And I did. I learned that communication disorders are fascinating! Why can’t this 3-year-old pronounce the /r/ sound? Oh, that’s pretty normal? Well then, why can’t this 8-year-old pronounce the /r/ sound? Oh, that’s a problem? Well, how can it be fixed? Why is that poor guy stuttering like that? Oh, no one knows why? Could be genetic? Or not? Well, how can it be fixed? Why is this 80-year-old woman speaking clearly but not making any sense? Oh, she just had a stroke? Probably with damage to the medial temporal lobe? And now she has a fluent aphasia? Well, how can it be fixed?

So I dropped off my math classes (taking just enough to complete a minor) and got my undergraduate degree in communication disorders, followed by my graduate degree in speech-language pathology (an MS or MA in Com Dis or SLP is the entry-level requirement for the field).

And that was that. I had a career. I could’ve chosen to practice in a hospital or a rehab center, or I could’ve gone into a private practice but instead I practice in the public schools. You know I liked my parents’ vacation time? This was a perfect fit. I work in the corner of classroom (shared by the resource specialist program, school psychologist, and reading and ELD coaches) at one school and I have a tiny little office all to myself at the other school. When I’m at preschools, I tote my supplies in a cart and work on the floor in any space the school can give me.

I’m not passionate about my work. I don’t love my job. But I’m interested in it. I know I’m pretty good at it. I still think communication disorders are fascinating. And it fulfills Stott’s definition:  I’m definitely expending energy in the service of others, bringing benefit to the community, and giving glory to God. And I find that all of this is fulfilling.

Tuesday, May 22, 2012

Thing Number Six | Me

Age  |  39. I will turn 40 in four months.

Favorite part of my day  |  Whenever Jon and I are cuddled up in bed together, morning or evening.

Loving  |  Our Bible Study group. We still regularly attend church but our true fellowship happens at Bible Study.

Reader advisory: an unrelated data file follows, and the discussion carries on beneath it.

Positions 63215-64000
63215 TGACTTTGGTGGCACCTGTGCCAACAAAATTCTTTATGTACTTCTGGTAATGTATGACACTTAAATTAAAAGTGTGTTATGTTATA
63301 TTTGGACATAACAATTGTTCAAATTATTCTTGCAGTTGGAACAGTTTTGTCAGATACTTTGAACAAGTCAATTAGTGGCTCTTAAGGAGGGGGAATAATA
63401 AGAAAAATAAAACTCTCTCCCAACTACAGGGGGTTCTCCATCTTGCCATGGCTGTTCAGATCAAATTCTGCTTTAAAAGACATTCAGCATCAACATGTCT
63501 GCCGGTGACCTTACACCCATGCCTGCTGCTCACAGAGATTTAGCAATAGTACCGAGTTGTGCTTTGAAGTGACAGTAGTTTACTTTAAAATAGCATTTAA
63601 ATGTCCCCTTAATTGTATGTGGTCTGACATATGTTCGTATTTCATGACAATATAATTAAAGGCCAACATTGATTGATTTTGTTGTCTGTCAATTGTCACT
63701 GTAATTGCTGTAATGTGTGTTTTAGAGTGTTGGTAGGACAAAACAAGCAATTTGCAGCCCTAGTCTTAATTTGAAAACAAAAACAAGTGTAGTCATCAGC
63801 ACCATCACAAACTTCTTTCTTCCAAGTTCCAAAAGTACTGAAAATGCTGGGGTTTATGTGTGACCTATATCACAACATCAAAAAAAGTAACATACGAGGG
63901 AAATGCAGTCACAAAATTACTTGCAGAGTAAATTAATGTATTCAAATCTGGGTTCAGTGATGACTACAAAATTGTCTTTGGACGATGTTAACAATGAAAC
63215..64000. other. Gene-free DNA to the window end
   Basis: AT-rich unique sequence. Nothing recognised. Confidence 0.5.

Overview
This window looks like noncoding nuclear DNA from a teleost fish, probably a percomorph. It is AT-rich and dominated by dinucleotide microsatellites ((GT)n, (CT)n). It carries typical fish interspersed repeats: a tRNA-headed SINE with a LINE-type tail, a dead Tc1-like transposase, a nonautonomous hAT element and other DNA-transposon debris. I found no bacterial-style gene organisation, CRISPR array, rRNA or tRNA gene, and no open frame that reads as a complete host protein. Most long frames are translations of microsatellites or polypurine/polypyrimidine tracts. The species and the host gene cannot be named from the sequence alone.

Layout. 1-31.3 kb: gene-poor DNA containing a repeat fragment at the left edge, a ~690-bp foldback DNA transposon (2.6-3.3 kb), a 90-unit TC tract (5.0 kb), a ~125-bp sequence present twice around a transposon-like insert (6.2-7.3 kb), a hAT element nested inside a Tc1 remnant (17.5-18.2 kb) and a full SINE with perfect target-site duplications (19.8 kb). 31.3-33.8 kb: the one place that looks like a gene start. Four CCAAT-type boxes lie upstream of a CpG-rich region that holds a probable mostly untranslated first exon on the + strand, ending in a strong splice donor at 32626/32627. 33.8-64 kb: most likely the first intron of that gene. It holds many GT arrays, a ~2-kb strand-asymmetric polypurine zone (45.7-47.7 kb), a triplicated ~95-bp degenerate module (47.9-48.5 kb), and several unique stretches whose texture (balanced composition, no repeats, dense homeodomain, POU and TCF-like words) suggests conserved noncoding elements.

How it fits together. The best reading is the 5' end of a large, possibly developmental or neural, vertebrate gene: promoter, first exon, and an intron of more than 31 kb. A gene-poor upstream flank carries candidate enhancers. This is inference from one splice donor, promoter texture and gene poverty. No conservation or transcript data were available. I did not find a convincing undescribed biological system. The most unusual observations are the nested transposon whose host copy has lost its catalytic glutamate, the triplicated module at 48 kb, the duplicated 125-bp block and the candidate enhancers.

Longing for  |  Summer vacation. Longing for it with every fiber of my being.

Inspired by  |  All the stories posted by the women in the “31 Things” class.

Dreaming of  |  A superlative 40th birthday gift. I think I deserve it!

Needing  |  To pick up my stupid, lame, clearly unnecessary birth control prescription.

Navigating  |  The transition to 40. Leaving behind dreams from my twenties that I carried into my thirties and are now dead weight:  wanting to have a baby, wanting to live out-of-state, wanting a bigger/better/shinier/showier house, wanting a new career. All that wanting has got to go. Changes will come when and if they come.

Struggling with  |  The fact that Jon and I will make significantly less money next year. I hate this economy.

Knowing  |  That God is in control. I’m just along for the ride.

Monday, May 21, 2012

Thing Number Five | Conversation

I am a speech-language pathologist. Conversation is what I do.
I spend so very much of my day in conversation. Case managing with colleagues. Going over the day’s lesson plans with my SLP-A. Discussing students’ progress with parents and developing new goals in IEPs. Teaching kids how to say /r/ or when to use the plural –s versus the plural –es marker or how to participate in conversation. Yes, I actually teach kids how to converse.

Conversation seems like such a natural way of interacting. You say something about something, I say something about the same thing, you respond on the same topic; back and forth we go, maintaining the topic, engaging with each other, and offering appropriate eye contact and gestures. Seems so easy, right? Not for all of my students. Some of them have to be taught how to have a conversation. What to say, when to say it, and how to say it. What not to say. How to wait your turn. What to do when you’re tired of the topic and want to change it. How to use your body language and not just your words in conversation. Not every kid picks this up through incidental learning. Some kids, especially those on the autism spectrum, need to be explicitly taught. And it’s not easy!

Talk, talk, talk, sometimes it seems like that’s all I do, all day long. So when the work day is over, I often don’t want to talk. I hate talking on the phone. Most of my conversations with friends and extended family take place via text or e-mail. I love having the technology that can give my voice a rest but keep the conversation going with the people I love.

At the end of a long day at work, I sometimes wish I was a librarian instead of an SLP. Then, instead of participating in all the conversations, I could just say, “Shhhhhh.”

Thing Number Four | Spirit

I’ve been a Christian since I was three years old. My daddy was the pastor of a Mennonite Brethren Church and he and my mommy had taken me to church since I was old enough to leave the house; so, probably the Sunday after I was born. I’d heard the stories of Jesus and believed that He was the son of God and God Himself and I was ready to give my life to Him and ask Him to be my Lord and Savior. Inasmuch as any three year old is able to make the conscious choice to accept and devote herself to a somewhat rigid and ardent belief system at such a tender age.

I’ve never regretted that choice. Sure, I’ve had moments of doubt. I’ve had times when I questioned God’s wisdom or His goodness or His faithfulness. I’ve cried out to Him, asking Him to reveal Himself to me, to prove that He is real. But I’ve never regretted choosing to believe, even when the evidence didn’t seem to be there.